One should rest, here, for a second, and think about why this is more important than simply a historical observation. In 1800, when Gregoire was writing, the emancipatory moment had passed in Saint-Domingue. Slavers plied the waters of the Atlantic still. Slavery had been accepted and embraced in the U.S. The economy that developed from the sugar cane depended, still, hugely, for the flow of funds that was generated by the work of the slaves and the trade in them. There’s a long and bitter dispute that has its roots, actually, in the Enlightenment, between economists (generally apologists for capitalism) who claim that the slave trade and slave produce wasn’t that important to Europe and that it was actually opposed by real capitalists, and economists (generally critics of capitalism) who claim no, the figures are damning. No side, though, claims that the slave trade and slave produced commerce was minor. Any history of the “rise of the West” that ignores slave labor is a lie, and Gregoire’s work is important for calling out this lie at an early date.

Now, break over, let’s return to the claim about de las Casas. Here’s where Gregoire strikes. Repeated over and over again by soi-disant “liberals” of the 18th century, the claim, it turns out, rests on one source: not on something de las Casas had written, but on Herrara, a Spanish writer who made this claim. Interestingly, after reviewing the European writers who repeat it, Gregoire turns to a non-European writer: the Mexican creole writer, Clavigero. I say this is interesting: it is a gesture that breaks with a line of implicit authority that runs through history as a discipline up to this day. The facts, in this tradition, are generated by (white) Europeans or Americans. White males. And the voices of those speaking from outside the department (even if they are inside the subject which the historians are treating) are given secondary status, if they are given status at all. This is an established habit in 1800 – and it is still an established habit in 2018.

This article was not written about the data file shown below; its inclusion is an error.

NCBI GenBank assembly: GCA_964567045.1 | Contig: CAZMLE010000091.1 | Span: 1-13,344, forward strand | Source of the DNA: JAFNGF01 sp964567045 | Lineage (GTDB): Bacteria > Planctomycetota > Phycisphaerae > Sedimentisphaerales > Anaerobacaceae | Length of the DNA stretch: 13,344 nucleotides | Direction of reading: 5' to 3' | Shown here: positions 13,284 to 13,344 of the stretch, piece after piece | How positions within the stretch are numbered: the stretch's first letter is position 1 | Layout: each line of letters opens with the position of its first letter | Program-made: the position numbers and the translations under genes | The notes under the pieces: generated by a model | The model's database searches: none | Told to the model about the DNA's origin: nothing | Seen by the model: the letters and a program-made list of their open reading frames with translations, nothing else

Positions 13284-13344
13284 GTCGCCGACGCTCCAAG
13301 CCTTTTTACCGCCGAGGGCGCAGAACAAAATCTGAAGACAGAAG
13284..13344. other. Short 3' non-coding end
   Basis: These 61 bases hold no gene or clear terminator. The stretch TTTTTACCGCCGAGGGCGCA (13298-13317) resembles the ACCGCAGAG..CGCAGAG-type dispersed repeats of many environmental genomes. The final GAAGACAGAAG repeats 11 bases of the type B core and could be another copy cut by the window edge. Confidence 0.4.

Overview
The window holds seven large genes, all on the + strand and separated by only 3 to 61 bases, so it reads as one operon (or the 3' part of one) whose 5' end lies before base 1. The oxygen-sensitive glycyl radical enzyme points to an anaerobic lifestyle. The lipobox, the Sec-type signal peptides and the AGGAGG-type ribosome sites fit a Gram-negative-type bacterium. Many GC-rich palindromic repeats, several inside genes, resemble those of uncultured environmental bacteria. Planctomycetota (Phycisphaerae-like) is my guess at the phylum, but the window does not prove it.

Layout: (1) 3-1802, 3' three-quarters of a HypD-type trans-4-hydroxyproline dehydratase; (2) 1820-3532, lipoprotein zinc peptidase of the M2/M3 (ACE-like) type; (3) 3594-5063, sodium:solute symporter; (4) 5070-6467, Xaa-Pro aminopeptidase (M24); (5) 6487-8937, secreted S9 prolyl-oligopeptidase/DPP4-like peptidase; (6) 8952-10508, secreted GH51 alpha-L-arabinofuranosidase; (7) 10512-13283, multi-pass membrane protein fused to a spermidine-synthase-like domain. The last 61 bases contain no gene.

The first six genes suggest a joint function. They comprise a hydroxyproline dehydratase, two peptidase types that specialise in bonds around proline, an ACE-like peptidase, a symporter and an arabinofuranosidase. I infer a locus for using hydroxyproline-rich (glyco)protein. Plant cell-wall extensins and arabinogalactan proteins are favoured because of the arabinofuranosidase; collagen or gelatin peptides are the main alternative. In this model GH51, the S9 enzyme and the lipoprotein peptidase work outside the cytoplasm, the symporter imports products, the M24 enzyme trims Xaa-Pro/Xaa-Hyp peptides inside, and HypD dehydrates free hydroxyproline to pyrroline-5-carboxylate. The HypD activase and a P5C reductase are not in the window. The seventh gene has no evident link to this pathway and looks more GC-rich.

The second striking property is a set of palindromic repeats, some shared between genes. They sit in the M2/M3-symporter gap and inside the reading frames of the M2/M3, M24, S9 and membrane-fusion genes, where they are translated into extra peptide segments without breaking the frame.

Gregoire, then, turns to the 1601 history by Herrera, where the idea that de las Casas advocated for African slavery was first propounded. He notices that Herrera quotes no source, no text, even though the unpublished works of de las Casas were available to him – indeed, he exploited them for his book.